Strawberries: Our summer’s favourite!

Morgane’s blog about Strawberries

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A little history… 

Humans have known strawberries since pretty much forever, wild strawberries of course – But it is only at the end of the 16th century that plants were introduced in Europe by America’s explorers, such as Jacques Cartier.

Throughout antiquity, strawberries have seen many different uses other than as a food source. For example, it was used as a symbol for Venus, the Goddess of Love, because of its heart shape and red colour. The ancient Romans believed that strawberries had great medicinal value; they used it to reduce the symptoms of varied maladies, from simple melancholy to kidney stones.

The strawberries species we know today are actually hybrid species – this hybridisation is the union of two species of strawberries native to America – union that gave us our garden strawberries.

Strawberries are an excellent source of vitamin C, an antioxidant that is important for the immune system and skin health. They have been used throughout history in a medicinal context to help with teeth whitening, skin irritation, inflammation and heart disease. Their fibre and fructose content also help regulate blood sugar levels by slowing digestion, and the fibre is thought to have a satiating effect.

Did you know? Strawberry is actually not a fruit. The visible yellow “seeds” that dot the surface of the strawberry are achenes. Achenes are actually the fruits of strawberries plants.


How to store strawberries

 

The trick is to keep strawberries cold and dry so they won’t go mouldy.

For keeping a short time: arrange the strawberries – without washing or removing the stems on a paper towel-lined tray and cover with plastic wrap; then refrigerate.

Before eating or using them, wash the strawberries under cool water and then remove stems.

For a longer time; if you want to freeze your strawberries for smoothies or cakes, place rinsed, dried and stemmed whole strawberries, cut sides down, on a greaseproof paper-lined baking tray;

Freeze, uncovered, for six hours. Then transfer to a freezer bag. You can store them in the freezer for up to three months.


Foods that pair with strawberries

 

Strawberries can be used with many different things. They may be eaten whole, sliced or crushed. Strawberries are an excellent addition to fruits salads, ice cream and sorbets. Perfect for summer! When strawberries are overly ripe they can also be used in pies, mousses, smoothies, puddings and cakes! Strawberries pair perfectly either with a bit of sugar, vanilla ice cream or with whipped cream! My favourite way to eat strawberries is with some whipped cream and melted chocolate on top of it!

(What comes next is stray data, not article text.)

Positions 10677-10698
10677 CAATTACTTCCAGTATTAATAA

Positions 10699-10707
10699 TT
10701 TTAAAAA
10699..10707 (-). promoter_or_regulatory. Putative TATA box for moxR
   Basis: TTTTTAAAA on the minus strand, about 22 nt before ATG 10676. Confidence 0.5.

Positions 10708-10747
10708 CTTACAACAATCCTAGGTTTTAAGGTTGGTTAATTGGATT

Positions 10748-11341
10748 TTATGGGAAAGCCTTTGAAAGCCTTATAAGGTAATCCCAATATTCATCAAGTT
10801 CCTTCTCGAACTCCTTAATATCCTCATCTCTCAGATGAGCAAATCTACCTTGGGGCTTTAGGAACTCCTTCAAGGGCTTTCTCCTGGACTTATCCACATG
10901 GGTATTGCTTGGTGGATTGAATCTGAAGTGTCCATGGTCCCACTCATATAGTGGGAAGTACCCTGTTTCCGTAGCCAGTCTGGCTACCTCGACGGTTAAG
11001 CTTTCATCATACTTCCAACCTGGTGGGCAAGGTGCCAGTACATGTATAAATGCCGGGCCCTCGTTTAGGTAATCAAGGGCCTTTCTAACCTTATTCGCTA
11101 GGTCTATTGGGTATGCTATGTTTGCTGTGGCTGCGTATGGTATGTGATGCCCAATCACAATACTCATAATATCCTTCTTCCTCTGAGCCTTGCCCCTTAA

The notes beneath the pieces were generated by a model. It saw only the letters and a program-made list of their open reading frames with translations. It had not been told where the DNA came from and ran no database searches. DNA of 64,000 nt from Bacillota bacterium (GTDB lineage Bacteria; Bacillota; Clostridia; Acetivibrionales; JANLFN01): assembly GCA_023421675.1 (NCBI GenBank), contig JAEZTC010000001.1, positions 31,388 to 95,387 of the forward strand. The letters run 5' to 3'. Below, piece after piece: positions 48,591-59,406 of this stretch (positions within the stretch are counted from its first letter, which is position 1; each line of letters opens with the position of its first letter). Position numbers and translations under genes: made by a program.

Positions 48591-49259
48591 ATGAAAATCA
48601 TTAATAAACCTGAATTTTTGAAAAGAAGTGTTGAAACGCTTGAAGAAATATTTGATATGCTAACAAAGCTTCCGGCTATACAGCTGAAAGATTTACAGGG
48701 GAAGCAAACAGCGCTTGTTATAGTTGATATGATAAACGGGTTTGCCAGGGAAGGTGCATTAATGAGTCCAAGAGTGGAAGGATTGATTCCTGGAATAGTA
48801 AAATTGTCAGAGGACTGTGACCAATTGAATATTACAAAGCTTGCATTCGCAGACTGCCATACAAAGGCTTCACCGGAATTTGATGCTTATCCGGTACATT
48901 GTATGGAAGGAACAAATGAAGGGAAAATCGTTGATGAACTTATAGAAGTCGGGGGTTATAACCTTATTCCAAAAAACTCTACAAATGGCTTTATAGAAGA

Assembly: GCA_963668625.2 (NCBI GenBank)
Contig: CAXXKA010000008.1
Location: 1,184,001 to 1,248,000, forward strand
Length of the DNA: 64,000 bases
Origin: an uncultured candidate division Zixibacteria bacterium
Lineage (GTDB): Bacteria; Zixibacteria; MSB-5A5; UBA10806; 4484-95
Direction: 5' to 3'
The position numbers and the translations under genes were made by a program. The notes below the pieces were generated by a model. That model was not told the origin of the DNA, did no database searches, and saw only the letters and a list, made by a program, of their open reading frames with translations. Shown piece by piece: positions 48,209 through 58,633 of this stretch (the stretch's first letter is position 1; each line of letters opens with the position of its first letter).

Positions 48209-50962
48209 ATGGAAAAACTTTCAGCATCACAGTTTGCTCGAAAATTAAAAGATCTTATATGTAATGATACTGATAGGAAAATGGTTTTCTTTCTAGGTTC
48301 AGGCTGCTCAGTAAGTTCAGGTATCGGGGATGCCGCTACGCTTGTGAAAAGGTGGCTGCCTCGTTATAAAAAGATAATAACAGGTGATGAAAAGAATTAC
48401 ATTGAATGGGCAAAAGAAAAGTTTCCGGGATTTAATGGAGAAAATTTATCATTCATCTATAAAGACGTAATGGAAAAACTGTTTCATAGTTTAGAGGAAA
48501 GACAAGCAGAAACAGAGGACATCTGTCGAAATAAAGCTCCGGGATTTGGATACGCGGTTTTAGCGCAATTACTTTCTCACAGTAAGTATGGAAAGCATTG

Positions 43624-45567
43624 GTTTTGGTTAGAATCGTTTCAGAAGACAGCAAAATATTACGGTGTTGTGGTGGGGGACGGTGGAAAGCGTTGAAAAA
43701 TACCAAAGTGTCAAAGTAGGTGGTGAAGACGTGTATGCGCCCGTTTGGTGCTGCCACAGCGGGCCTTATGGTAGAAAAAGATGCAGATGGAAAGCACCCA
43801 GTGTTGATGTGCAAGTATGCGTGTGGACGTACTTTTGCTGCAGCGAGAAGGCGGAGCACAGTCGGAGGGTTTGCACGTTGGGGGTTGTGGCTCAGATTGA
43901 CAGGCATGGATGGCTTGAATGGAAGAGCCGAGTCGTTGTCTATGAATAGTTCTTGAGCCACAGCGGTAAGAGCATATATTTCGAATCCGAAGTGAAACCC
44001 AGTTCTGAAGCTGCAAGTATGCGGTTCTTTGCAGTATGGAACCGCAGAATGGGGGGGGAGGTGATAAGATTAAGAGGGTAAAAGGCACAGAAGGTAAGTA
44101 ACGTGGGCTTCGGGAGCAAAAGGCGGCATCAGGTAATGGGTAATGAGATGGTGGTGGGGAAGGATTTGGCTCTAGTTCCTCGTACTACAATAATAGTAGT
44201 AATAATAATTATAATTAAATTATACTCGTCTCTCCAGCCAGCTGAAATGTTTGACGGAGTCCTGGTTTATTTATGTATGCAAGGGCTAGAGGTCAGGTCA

But strawberries can also be used for savoury recipes -of course! In salads, appetisers, or even with chicken or fish!

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You can actually find some very interesting strawberries recipes on the BBC Good Food site (http://www.bbcgoodfood.com/recipes/collection/strawberry) – from the good old strawberry jam to a strawberry and white chocolate mousse cake!


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Strawberries: Our summer’s favourite!

So many ways to use Raw Honey

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Source

Blackman Bee Farm – Hove

So, our honey comes from Blackman Bee Farm where Mickelmus has extended his hives from just his back garden in Hove to all over the city and working with farms in the Sussex region.   Honey is a hard-working ingredient to keep as your cupboard staple and here are just a few ways to use it…

Continue reading “So many ways to use Raw Honey”

So many ways to use Raw Honey

Leftover Light Apple Fruit Cake

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A leftover apple cake that is lighter than traditional fruit cakes – would make a perfect Simnel cake.

I was browsing ways of using up a couple of our Ringden Farm Egremont Russets and Jonagold apples that were a little past their prime and thought I’d make a cake for a friend coming over for supper.  Cake recipes are generally heavy on refined sugar one way or another so we thought the best balance is probably to incorporate more fruit and eat a delicious cake in smaller slices, using the best ingredients possible.

This cake is pretty much a lighter version of a fruit cake, but you could swap leftover ingredients or use whatever dried fruit you have in the cupboard.  It would work equally well with cranberries, cherries or pears.

It’s a nice grown-up kind of cake as well, that would work equally well with afternoon tea or as a delicious Easter Simnel Cake.

One thing is that we don’t eat cake every day – but when we do, it has to taste bloody good. We came across this cake on the BBC site, which with a bit of tweaking became the cake below and it’s one we’ve added to our little black book of cakes to repeat.

The comments on the BBC site said their cake was a little crumbly, so we upped the apple content to give it some moisture (worked brilliantly) and to counterbalance the fat.

It’s a little heavy on the butter side, but we only use Sussex Southdowns butter and this is our small indulgence (Southdowns is a traditionally-made butter that goes off if you don’t use it, unlike most commercial butters which must be irradiated or something…).